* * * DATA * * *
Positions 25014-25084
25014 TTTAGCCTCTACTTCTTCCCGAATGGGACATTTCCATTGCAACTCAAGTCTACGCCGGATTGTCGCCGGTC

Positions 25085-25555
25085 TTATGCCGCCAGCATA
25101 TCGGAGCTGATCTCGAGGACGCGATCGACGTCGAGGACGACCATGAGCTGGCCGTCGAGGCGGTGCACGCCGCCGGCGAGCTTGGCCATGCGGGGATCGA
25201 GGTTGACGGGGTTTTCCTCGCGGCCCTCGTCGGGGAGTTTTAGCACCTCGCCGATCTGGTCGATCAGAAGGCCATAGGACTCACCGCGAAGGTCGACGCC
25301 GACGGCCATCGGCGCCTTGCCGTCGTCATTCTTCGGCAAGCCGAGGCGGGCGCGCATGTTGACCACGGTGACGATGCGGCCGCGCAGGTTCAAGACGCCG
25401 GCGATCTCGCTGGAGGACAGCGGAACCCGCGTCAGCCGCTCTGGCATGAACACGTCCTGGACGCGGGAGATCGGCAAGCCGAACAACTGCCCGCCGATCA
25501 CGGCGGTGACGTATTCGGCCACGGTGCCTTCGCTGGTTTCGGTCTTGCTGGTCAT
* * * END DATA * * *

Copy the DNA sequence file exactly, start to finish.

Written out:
Positions 25014-25084
25014 TTTAGCCTCTACTTCTTCCCGAATGGGACATTTCCATTGCAACTCAAGTCTACGCCGGATTGTCGCCGGTC

Positions 25085-25555
25085 TTATGCCGCCAGCATA
25101 TCGGAGCTGATCTCGAGGACGCGATCGACGTCGAGGACGACCATGAGCTGGCCGTCGAGGCGGTGCACGCCGCCGGCGAGCTTGGCCATGCGGGGATCGA
25201 GGTTGACGGGGTTTTCCTCGCGGCCCTCGTCGGGGAGTTTTAGCACCTCGCCGATCTGGTCGATCAGAAGGCCATAGGACTCACCGCGAAGGTCGACGCC
25301 GACGGCCATCGGCGCCTTGCCGTCGTCATTCTTCGGCAAGCCGAGGCGGGCGCGCATGTTGACCACGGTGACGATGCGGCCGCGCAGGTTCAAGACGCCG
25401 GCGATCTCGCTGGAGGACAGCGGAACCCGCGTCAGCCGCTCTGGCATGAACACGTCCTGGACGCGGGAGATCGGCAAGCCGAACAACTGCCCGCCGATCA
25501 CGGCGGTGACGTATTCGGCCACGGTGCCTTCGCTGGTTTCGGTCTTGCTGGTCAT